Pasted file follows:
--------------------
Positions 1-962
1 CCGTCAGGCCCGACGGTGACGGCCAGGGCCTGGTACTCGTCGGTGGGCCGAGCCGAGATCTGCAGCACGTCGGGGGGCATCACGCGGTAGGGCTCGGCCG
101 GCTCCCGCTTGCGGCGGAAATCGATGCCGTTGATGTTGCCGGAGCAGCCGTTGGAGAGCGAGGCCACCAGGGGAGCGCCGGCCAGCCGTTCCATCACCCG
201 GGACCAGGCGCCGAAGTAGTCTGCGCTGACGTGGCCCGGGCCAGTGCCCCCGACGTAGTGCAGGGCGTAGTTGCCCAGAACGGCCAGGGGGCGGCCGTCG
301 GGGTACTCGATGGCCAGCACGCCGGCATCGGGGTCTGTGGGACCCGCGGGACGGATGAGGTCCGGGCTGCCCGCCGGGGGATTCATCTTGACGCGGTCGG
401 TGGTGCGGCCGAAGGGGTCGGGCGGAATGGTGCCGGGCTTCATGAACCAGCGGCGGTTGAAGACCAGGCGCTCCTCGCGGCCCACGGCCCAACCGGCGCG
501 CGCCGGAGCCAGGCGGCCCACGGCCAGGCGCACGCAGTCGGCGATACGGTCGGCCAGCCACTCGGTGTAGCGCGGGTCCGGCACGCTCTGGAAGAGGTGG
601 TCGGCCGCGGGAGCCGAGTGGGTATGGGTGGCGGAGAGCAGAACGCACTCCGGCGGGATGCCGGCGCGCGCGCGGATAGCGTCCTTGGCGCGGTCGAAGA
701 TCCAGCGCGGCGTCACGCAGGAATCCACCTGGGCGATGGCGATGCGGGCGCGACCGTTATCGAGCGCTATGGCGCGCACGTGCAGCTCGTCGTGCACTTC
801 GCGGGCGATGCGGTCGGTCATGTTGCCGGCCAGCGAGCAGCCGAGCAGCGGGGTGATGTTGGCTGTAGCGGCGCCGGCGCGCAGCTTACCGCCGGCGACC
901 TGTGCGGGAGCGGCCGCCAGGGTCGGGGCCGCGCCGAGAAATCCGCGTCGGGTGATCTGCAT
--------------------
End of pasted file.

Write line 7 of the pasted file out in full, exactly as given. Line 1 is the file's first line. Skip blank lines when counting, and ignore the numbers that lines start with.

501 CGCCGGAGCCAGGCGGCCCACGGCCAGGCGCACGCAGTCGGCGATACGGTCGGCCAGCCACTCGGTGTAGCGCGGGTCCGGCACGCTCTGGAAGAGGTGG